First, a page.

BGP basic   Each AS is identified by an AS number   Each AS has one or more routers running BGP –  These routers are known as BGP speakers   BGP neighbours: A pair of BGP speakers that exchange routing information [illustration next page] –  Internal (IBGP) neighbours –  External (EBGP) neighbours »  A pair of BGP speakers within the same AS »  Two BGP speakers from two different AS CSE. UNSW 15 .


Path vector routing  BGP uses a path vector to describe a route  A path vector consists of –  Destination network prefix –  Next hop –  A series of ASs which specifies a path leading to the destination –  And some other attributes CSE. UNSW 17 .

Path vector (example) CSE. UNSW 18 .

UNSW 19 . community   Next_HOP is the IP address of the EBGP router in the remote AS   AS_PATH is a list of AS numbers CSE.Path attributes   In BGP. a path vector is defined by path attributes   A path to a given destination has two main attributes –  Next_HOP –  AS_PATH   Other attributes: local_pref.

UNSW 20 .The use of path vector  Routing loop can be easily detected  Enables policy routing CSE.

(AS2.AS3.AS4) ] AS3 [ Net1.AS3. (AS4)] AS4 CSE. (AS1.Routing loop prevention AS2 [ Net1. (AS3.AS4)] AS3 won’t forward this further 21 Net1 .AS4)] AS1 [Net1.AS2. UNSW [ Net1.

BGP policy routing  BGP speakers receive a lot of path-vector advertisements from its EBGP neighbours  Advertisement processing involves 3 steps –  Import policies –  Path selection »  Is the route useful to me? If not. eliminate it. UNSW 22 . »  Which route should I choose? »  Which route should I export to my EBGP neighbours? –  Export policies CSE.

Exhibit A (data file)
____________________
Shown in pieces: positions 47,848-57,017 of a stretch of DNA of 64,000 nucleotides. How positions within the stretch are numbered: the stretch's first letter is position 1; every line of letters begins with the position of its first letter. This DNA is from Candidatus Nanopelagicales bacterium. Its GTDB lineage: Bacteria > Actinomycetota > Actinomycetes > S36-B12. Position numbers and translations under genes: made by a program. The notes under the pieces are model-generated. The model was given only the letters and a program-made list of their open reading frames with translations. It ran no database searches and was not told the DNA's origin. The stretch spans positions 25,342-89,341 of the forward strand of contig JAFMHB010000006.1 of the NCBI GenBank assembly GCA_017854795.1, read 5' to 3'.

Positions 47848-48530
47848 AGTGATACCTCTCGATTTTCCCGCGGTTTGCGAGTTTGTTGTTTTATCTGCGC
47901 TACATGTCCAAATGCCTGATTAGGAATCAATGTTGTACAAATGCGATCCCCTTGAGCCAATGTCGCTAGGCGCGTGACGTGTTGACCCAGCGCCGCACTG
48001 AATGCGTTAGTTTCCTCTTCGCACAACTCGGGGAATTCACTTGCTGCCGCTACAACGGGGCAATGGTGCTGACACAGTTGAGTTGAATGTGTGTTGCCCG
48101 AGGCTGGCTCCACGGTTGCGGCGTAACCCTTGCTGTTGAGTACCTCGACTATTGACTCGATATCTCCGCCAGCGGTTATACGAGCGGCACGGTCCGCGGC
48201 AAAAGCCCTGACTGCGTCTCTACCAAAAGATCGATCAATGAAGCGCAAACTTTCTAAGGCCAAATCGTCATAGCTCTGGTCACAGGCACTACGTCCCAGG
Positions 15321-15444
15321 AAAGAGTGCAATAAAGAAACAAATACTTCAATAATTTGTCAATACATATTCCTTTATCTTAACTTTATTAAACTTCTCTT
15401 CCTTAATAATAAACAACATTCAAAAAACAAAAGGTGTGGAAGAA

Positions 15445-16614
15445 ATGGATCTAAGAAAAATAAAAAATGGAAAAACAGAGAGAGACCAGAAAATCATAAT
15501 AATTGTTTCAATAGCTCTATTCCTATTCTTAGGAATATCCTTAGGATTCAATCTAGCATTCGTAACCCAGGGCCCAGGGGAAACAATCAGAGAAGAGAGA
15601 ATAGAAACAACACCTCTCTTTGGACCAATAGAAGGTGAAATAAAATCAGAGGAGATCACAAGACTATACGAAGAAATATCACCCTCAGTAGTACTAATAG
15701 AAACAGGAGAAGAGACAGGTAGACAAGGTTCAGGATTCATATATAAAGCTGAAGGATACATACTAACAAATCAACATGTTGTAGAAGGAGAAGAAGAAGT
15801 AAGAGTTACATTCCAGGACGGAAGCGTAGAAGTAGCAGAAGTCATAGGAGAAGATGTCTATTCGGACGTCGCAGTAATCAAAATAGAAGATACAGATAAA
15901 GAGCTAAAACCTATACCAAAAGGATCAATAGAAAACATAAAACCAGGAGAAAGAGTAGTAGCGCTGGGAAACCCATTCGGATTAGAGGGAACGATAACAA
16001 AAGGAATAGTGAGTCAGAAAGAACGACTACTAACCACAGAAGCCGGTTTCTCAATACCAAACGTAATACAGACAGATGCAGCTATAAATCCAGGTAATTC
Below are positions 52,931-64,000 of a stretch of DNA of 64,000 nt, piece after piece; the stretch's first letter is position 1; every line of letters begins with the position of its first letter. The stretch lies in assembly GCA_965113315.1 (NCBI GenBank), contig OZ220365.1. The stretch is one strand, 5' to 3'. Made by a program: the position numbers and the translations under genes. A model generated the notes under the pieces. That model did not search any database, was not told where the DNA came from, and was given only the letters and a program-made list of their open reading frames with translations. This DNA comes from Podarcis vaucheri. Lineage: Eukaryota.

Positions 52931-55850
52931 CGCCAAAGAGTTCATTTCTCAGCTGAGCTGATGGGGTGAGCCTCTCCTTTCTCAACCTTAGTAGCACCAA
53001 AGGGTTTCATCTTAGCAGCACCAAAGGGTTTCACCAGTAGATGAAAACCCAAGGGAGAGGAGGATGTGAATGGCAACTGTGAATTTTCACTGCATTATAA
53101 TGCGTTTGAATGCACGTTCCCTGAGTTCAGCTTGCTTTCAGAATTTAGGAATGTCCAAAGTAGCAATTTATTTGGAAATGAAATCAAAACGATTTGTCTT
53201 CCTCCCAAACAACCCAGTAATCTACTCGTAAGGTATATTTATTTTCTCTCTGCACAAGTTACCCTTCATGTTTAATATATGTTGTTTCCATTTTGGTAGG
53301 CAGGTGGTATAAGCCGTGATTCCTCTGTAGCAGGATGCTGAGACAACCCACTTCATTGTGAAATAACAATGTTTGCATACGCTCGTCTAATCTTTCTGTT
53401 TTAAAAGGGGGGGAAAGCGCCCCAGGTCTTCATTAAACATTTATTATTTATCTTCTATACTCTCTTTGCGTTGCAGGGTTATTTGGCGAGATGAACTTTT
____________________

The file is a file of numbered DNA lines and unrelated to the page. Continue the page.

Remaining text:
Policy routing
 Policies can be dictated by –  Presence and absence of agreement to exchange traffic –  Trust –  Network preferences

 Examples of policy –  An AS may consider AS1 not secure –  An AS may prefer to send its packets via AS1 rather than AS2 because the former charges a lower tariff


Path selection
  Policy routing and path vector –  When a BGP speaker receives a path vector from its neighbour, it examines the list of ASs –  If the path vector has one or more undesirable AS, it is dropped (import policy) –  After that, other factors such as hop count (in terms of the number of ASs) come into consideration –  The chosen path is entered into the BGP routing table   We will examine path selection in detail later



Using import and export policy (1)

If AS1 forwards this to AS3, then ISP1 may use AS1 to reach Net1 if it chooses. However, AS1 may not want that. [ Net1, (AS1,AS4,AS2)]
Net2 Company AS1

[Net1, (AS4,AS2)] [Net1, (AS4,AS2)]
ISP2 AS4 Net1 Company AS2

[Net1, (AS2)]

AS2)] [Net2.AS1)] [ Net2. (AS4. (AS1)] Net2 [Net1.Using import and export policy (2) ISP1 AS3 If AS1 doesn’t want to become a transit network. (AS3.AS1)] ISP2 AS4 Net1 AS1 won’t export this Company AS2 . It exports only its own routes. (AS4. it does not export routes learnt from EBGP. Company AS1 [Net2.

Using import and export policy (3)  The previous 2 pages show an example of how a multi-homed network uses policy routing to prevent itself becoming a transit network  Export policy –  Determines what other ASs know about your AS –  This is the key tuning knob for traffic control or inter-domain traffic engineering CSE. UNSW 27 .